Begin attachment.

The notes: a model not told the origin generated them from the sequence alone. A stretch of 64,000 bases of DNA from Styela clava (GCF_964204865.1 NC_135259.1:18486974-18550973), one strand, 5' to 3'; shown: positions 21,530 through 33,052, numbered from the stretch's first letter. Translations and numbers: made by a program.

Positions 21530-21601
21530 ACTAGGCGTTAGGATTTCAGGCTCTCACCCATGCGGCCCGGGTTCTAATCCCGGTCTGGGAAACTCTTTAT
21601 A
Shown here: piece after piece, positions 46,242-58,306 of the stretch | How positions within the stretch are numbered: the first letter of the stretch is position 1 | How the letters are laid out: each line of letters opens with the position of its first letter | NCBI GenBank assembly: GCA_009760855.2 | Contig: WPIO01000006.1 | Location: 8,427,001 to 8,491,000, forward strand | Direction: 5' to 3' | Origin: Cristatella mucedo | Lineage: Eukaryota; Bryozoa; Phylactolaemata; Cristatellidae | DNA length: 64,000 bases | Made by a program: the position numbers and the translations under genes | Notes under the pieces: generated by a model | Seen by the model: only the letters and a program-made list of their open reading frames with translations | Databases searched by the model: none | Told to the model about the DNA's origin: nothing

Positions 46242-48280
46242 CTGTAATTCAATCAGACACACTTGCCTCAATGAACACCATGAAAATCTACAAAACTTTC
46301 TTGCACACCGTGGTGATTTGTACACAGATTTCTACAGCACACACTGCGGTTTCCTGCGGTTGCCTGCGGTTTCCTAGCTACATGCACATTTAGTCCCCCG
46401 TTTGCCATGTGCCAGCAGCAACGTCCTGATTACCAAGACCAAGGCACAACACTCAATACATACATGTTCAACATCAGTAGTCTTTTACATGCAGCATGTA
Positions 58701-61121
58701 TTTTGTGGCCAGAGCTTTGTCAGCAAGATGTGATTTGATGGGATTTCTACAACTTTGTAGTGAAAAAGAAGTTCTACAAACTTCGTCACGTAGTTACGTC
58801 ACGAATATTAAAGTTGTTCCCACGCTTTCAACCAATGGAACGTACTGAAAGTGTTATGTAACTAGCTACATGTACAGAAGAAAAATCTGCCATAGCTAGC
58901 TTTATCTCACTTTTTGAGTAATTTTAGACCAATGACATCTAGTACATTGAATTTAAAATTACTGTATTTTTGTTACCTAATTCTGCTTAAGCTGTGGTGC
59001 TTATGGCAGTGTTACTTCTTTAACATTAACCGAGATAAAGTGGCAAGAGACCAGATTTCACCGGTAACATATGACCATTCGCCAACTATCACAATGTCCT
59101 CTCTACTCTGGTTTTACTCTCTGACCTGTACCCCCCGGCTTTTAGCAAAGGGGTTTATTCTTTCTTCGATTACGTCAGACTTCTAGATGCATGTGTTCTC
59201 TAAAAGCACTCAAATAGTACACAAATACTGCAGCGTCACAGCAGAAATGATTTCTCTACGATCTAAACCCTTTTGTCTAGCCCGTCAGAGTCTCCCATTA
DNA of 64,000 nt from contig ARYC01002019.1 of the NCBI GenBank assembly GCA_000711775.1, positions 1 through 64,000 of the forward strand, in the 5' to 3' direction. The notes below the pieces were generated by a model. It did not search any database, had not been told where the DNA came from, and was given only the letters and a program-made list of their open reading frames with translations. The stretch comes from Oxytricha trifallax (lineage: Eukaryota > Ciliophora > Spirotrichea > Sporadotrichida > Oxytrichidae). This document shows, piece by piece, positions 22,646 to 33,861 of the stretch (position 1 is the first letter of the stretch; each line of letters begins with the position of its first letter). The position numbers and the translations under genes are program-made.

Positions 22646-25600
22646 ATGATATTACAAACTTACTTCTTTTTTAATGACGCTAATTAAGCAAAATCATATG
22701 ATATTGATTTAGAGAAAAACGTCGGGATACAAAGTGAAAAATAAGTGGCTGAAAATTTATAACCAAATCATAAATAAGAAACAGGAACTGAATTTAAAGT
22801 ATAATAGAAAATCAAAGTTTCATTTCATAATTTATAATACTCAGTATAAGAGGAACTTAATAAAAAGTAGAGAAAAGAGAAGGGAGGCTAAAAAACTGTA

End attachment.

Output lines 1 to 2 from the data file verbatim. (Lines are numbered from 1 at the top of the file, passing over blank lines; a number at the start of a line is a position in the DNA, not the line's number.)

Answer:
The notes: a model not told the origin generated them from the sequence alone. A stretch of 64,000 bases of DNA from Styela clava (GCF_964204865.1 NC_135259.1:18486974-18550973), one strand, 5' to 3'; shown: positions 21,530 through 33,052, numbered from the stretch's first letter. Translations and numbers: made by a program.

Positions 21530-21601